Join the fun and read a new post each day, or check out my book reviews, TV/Film reviews or favorite vacation spots. And feel free to like, rate, comment or take the poll for each post. Note: All written content is my original creation and copyrighted to me, but the graphics and images were linked from other sites and belong to them. Many thanks.

 

Follow my blog with Bloglovin

365 Challenge: Day 104 – Relevant

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Relevant: appropriate to the current time, period, or circumstances; of contemporary interest; closely connected or appropriate to what is being done or considered

relevant

People have differing importance on the value of relevance. If something is relevant, you are probably interested and willing to focus on the subject. If something is not relevant, you will often simply pass by it without a second glance. We make these decisions all day long without even realizing it.

  • Sometimes the design, color or shape of objects capture our attention while at others they do not. You miss certain signs on the road but quickly notice others.
  • Images or subject lines capture your attention in newspapers, magazines, blogs and websites while others go by unread.
  • Conversations are overheard and call to you to listen in or participate while others remain as static background noise.

Our interest, or the subject’s relevance, is at the center of each of these situations. And depending on what’s going on in your life at any given moment, it spikes up and down, matching your inner desires and curiosity. This felt like a good topic for today’s 365 Daily Challenge, as I had a few things mulling around in my mind this morning when I awoke. Though I went to sleep around 11 PM after reading a few chapters about Lizzie Borden, I found myself wide awake — unsure why — from 3:15 until 6:15 AM. I wisely used the time to map out yet another outline for a novel that will sit on the side until I find the energy or time to begin writing it. But as I felt a bit more sleepy, I began wondering about my own relevance to the rest of society, asking myself a few questions:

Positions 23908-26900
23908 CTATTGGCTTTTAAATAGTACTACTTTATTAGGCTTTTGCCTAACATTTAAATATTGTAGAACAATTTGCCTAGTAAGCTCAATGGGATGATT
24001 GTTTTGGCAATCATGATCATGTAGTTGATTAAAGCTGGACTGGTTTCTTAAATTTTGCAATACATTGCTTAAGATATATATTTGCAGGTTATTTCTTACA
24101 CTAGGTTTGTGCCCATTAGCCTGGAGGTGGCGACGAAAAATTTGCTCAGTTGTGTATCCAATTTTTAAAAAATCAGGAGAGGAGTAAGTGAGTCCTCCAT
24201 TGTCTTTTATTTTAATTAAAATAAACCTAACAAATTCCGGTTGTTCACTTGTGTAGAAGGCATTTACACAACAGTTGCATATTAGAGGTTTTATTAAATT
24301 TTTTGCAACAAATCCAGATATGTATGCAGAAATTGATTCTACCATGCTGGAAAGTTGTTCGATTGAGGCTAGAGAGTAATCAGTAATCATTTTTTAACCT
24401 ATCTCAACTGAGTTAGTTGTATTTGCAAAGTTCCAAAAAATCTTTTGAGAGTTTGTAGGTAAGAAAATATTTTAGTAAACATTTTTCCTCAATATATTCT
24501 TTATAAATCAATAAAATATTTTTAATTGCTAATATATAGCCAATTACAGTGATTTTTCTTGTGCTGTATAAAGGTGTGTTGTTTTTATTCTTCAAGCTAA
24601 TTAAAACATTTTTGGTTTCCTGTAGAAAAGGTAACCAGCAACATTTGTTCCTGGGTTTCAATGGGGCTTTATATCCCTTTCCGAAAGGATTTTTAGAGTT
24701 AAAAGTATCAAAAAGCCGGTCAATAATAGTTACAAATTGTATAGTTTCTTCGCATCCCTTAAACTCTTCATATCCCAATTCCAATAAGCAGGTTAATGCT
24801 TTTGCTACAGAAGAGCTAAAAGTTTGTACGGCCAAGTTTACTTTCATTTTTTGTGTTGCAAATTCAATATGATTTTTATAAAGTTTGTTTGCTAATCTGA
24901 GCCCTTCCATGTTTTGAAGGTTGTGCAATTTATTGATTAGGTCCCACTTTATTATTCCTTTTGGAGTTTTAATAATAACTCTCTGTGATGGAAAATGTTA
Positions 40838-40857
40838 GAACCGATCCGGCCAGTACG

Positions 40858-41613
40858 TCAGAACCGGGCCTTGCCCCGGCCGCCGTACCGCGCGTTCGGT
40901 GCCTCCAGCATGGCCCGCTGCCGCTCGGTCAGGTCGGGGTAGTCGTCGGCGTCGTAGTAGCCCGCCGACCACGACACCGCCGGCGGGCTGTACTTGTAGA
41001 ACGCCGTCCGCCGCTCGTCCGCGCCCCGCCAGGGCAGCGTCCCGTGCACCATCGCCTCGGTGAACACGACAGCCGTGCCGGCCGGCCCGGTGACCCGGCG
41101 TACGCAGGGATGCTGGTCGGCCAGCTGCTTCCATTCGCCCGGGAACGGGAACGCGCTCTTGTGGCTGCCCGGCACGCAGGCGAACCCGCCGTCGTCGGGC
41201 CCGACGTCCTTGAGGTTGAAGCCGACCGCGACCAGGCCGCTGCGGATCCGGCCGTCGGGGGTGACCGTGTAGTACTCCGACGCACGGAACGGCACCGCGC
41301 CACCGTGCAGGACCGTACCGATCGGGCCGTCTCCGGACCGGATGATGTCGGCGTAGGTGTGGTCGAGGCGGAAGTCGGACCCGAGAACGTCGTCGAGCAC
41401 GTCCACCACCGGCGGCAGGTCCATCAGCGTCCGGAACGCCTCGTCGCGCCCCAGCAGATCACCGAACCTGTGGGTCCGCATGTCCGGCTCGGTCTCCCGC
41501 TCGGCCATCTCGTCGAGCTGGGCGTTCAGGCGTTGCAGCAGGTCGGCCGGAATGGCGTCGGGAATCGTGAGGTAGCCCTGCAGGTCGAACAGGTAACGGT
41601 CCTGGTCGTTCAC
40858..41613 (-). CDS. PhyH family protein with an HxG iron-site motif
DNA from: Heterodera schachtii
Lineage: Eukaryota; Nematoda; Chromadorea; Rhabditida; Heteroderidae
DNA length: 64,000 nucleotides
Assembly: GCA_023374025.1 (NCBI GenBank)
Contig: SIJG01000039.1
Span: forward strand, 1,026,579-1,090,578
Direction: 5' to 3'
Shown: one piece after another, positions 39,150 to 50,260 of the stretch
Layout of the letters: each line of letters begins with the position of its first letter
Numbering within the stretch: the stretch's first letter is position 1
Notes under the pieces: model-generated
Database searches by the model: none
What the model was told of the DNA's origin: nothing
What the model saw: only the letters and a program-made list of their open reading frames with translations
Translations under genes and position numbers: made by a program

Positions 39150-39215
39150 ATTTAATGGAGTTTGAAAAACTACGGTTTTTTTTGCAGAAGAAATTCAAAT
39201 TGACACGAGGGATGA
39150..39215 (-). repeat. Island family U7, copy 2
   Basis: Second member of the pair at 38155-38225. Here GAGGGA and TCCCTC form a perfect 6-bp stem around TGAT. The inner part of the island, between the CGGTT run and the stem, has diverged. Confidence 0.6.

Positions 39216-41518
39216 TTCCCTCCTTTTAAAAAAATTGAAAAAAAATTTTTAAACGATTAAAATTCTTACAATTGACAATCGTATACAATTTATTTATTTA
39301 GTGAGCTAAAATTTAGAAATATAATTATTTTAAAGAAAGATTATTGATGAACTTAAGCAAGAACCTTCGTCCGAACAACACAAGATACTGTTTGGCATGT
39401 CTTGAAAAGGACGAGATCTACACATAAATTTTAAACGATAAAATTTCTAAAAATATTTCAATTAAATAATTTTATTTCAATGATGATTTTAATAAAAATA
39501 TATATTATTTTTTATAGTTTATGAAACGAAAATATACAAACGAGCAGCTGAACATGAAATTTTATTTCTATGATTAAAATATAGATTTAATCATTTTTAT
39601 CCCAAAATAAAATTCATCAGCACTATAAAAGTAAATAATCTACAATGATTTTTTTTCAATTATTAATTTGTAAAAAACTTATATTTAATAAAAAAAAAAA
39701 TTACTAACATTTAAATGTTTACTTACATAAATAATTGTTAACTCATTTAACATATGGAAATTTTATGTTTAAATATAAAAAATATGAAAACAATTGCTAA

• Why are you qualified to write this story?
  • What makes you someone to complete a 365 Daily Challenge?
  • What topics are people interested in now and likely going to be interested in one year from now when you are ready to publish?
  • Who is your true audience?
  • What is it that you offer distinct [enough] from anyone else?
  • How does your voice correspond with that of your readers?

I have tons of other questions to consider, but you get the gist. As a writer of either fiction or a blog, we all need to know the perspective we bring and the purpose we have. We need to have a reasonable understanding of what makes us the right person to tell the story or deliver a message. But lining that up with what is relevant with the people around you is not often something that comes naturally or is easily understood. And at times, people make a guess as to what others might be looking for. A key question on my mind: should writers and readers explore things outside their comfort zones to make them more relevant?

One thing I’ve always tried to be or do is not get stuck in a box. I read every genre. I like all kinds of music. I enjoy different types of food. I connect with people from all over the world. I watch very diverse TV shows. I like to sample a little bit of everything. Sometimes I’m way behind on the trends. I’ve not sampled much in the way of anime or fantasy, but it feels like that’s going to be a strong component of the next few years. Same with AI (artificial intelligence) or VR (virtual reality). Neither particularly interest me, mostly because I already have enough on my plate or in my head to worry about adding such huge things to it, but as a reader and writer, I think those will be quite relevant. Others I’ve spoken with recently feel the same way. I wonder if we owe it to ourselves to explore this a bit more…